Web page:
Work has been in the news a lot lately. There have been stories about disenchanted employees “quiet quitting” — disengaging from their job while still ostensibly going through the motions.
The online #lazygirljob trend promotes the goal of stress-free but well-paid employment.
A survey showed that people in the UK are less likely than in many other countries to think work should be prioritised over spare time.
Most interesting to me as a former local government officer has been the experiment at South Cambridgeshire District Council in which employees receive five days’ pay for four days’ work.
Of course, the nature of work is constantly evolving. We no longer send children up chimneys or down mines.
The pandemic put paid to the notion that 9-5 in the office is the only efficient model.
My own council employer was an early adopter of flexible working practices with no fixed hours.
In 2008, we moved into a building that had desk space for only 70% of the staff, on the basis that most would work from home one or two days a week.
I certainly found it easier to concentrate on tricky legal matters away from the distractions of the office, and others could better balance work with domestic commitments.
But the pace of change seems to be accelerating. Many employees now demand to work from home as much as they like, fit their jobs around other activities and decline tasks that they find incompatible with their wellbeing.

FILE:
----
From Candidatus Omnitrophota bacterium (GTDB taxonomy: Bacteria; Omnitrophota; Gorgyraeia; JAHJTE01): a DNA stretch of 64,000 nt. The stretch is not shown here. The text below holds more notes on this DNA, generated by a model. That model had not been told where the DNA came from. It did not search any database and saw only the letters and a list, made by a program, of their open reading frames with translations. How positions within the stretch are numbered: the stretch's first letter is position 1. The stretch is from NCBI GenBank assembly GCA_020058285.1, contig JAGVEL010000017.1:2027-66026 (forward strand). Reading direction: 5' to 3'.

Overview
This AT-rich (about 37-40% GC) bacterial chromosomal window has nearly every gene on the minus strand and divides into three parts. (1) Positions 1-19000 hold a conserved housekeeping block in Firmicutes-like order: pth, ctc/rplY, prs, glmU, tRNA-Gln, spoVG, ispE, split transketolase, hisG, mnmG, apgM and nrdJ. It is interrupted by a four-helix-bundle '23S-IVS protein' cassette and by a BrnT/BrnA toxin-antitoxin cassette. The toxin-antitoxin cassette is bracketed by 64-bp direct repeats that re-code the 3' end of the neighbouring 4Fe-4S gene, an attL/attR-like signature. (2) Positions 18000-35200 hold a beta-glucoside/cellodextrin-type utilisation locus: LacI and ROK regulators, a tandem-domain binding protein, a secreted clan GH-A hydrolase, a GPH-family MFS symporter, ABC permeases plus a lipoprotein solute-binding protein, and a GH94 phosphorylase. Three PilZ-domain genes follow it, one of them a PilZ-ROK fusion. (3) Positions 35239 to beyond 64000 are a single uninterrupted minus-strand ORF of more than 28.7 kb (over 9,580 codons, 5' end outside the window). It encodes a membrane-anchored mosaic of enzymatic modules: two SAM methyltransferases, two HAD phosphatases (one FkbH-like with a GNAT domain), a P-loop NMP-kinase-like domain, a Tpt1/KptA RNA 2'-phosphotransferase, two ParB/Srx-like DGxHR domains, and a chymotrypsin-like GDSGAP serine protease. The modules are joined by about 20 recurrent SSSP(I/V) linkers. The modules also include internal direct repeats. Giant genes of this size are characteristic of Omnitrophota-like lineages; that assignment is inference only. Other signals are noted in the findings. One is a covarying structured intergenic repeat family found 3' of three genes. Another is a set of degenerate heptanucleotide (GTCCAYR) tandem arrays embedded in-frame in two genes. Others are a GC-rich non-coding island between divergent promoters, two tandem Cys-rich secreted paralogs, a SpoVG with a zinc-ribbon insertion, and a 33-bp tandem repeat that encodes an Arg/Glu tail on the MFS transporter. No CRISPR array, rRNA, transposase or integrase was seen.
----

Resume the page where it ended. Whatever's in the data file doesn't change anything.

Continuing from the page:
Alarming numbers have chosen to opt out of working altogether.
No duvet days
This attitude probably sounds bizarre to farmers. My own exposure to farming has brought home that whatever needs doing must be done no matter what the weather and regardless of how you feel.
You can’t take a “duvet day” when there are stock to feed or fields to plough. You just have to get on with it.
Young people fed a fantasy that they can have a job that is enjoyable, well-paid and doesn’t impinge too much on their leisure time will find reality a disappointment, but I’m sure they don’t all want to go through life putting in as little effort as possible.
Those who do will probably end up regretting that they didn’t try harder to achieve their potential or have a fulfilling career.
The sort of young person with a desire to work in farming could probably never settle for a #lazygirljob done in pyjamas at the kitchen table.
However, anyone trying to attract young people into any line of work nowadays, including agriculture, will need to recognise the shift in employee expectations.
There are indications that enthusiasm, perhaps even a sense of vocation, does not stop people quitting if they think they are getting a raw deal compared to others.
Doctors and teachers are taking their skills elsewhere, or leaving their professions altogether, through dissatisfaction with working conditions.
Realistically, you cannot tell someone that it will be fine to cram all the milking into four days and take the rest of the week off, or go to the beach instead of combining the barley because it’s a nice sunny day.
But recruiting and retaining good people could depend on keeping an eye on the greenness of the grass on the other side of the fence.
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Author: Tim Relf